I've been trying to find out what type of leukemia Ed died from. Some types can be treated very sucessfully now with new wonder drugs, just like in hiv. So I wondered what type he had, if it was one treated by the new break through drugs, or not?

Offline J.R.E.

  • Member
  • Posts: 7,260
  • Joined Dec-2003 Living positive, since 1985.
Re: Rest In Peace
« Reply #6 on: November 11, 2006, 07:40:56 AM »
The 1999-00 season marks Co-Editor Ed Bradley's 19th on 60 Minutes. He joined the broadcast as co-editor during the 1981-82 season.

Bradley also reports for primetime specials. His report for 60 Minutes II, "Unsafe Haven" (April 1999), made headlines for exposing unsafe restraining methods and poorly trained workers inside the nation's largest chain of psychiatric hospitals. Another primetime report, "Town Under Siege" (December 1997), about a small town battling the oil industry over toxic waste, was hailed as one of the Ten Best Television Programs of 1997 by Time magazine.

Prior to joining 60 Minutes, Bradley had been a principal correspondent for CBS Reports (1978-81), after serving as CBS News White House correspondent (1976-78). He was also anchor of the CBS Sunday Night News (November 1976-May 1981) and of the CBS News magazine "Street Stories" (January 1992-August 1993).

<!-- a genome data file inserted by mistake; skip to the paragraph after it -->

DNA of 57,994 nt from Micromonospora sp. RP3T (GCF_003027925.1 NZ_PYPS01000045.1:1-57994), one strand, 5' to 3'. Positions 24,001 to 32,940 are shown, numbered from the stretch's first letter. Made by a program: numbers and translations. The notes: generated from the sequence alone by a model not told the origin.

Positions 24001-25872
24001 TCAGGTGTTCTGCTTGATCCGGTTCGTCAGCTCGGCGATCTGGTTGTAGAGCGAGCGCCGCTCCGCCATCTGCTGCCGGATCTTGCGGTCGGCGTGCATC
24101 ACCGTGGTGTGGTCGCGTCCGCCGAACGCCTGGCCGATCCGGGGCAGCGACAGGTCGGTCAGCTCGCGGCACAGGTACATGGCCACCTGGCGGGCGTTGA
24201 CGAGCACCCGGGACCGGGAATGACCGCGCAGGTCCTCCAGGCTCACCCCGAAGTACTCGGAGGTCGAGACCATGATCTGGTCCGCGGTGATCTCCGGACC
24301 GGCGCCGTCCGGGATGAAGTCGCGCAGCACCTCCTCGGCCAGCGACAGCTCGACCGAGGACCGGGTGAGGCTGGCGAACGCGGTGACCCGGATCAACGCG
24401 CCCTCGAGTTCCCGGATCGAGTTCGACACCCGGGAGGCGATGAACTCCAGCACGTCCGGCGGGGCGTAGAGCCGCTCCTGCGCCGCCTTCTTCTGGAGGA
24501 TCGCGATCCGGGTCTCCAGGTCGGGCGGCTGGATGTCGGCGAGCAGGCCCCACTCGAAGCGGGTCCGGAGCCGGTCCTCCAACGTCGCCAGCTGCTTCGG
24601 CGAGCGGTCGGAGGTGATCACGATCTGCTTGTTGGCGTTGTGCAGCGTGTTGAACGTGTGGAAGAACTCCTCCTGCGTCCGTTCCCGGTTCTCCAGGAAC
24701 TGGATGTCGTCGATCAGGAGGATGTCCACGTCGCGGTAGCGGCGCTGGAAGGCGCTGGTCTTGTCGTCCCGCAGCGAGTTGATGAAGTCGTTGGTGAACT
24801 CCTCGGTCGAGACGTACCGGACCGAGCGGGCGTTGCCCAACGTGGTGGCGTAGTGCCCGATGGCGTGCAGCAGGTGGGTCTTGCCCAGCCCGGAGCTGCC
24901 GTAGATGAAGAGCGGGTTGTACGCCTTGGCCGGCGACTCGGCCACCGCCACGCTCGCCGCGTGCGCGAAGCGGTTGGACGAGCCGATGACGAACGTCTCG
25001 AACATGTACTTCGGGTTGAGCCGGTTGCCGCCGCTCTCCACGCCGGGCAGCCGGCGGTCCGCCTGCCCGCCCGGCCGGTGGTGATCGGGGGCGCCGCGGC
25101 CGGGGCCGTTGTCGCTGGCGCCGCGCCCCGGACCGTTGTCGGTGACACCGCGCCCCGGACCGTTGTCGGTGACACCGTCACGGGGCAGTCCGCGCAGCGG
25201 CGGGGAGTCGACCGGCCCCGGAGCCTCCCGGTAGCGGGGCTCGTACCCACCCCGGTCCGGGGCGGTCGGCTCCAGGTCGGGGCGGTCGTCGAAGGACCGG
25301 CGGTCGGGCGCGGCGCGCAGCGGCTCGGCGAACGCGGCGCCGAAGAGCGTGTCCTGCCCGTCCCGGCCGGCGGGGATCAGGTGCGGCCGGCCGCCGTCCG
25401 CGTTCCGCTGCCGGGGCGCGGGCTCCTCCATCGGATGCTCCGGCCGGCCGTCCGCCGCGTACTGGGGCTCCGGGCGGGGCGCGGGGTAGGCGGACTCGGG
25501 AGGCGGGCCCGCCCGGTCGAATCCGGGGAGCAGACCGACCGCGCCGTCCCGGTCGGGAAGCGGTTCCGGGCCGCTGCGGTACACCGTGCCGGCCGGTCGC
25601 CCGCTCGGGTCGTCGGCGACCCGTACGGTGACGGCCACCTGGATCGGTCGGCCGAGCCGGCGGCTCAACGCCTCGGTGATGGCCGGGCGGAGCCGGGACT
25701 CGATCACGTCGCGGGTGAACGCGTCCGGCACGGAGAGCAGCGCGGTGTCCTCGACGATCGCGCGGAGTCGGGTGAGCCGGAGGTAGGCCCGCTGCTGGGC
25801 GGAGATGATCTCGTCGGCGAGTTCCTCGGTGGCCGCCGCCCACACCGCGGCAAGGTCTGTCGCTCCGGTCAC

Bradley was awarded the Robert F. Kennedy Journalism Award grand prize and television first prize for "CBS Reports: In the Killing Fields of America" (January 1995), a three-hour documentary about violence in America, which he co-anchored and reported.

His 60 Minutes work has gained much recognition, including his most recent award, a George Foster Peabody last year for "Big Man, Big Voice" (November 1997), the uplifting story of a German singer who becomes successful despite his birth defects.

In 1995, he won his 11th Emmy Award for a 60 Minutes report on the cruel effects of nuclear testing in the town of Semipalatinsk, Kazakhstan, a report that also won him an Alfred I. duPont-Columbia University Award in 1994. That same year, he was honored with an Overseas Press Club Award for two 60 Minutes reports that took viewers inside sensitive military installations in Russia and the United States.

In 1985, he received an Emmy Award for "Schizophrenia," a 60 Minutes report on that misunderstood brain disorder. In 1983, two of Bradley's reports for 60 Minutes won Emmy Awards: "In the Belly of the Beast," an interview with Jack Henry Abbott, a convicted murderer and author, and "Lena," a profile of singer Lena Horne.

He received an Alfred I. duPont-Columbia University Silver Baton and a 1991 Emmy Award for his 60 Minutes report "Made in China," a look at Chinese forced-labor camps. He received another Emmy for the report "Caitlin's Story" (November 1992), an examination of the controversy between the parents of a deaf child and a deaf association.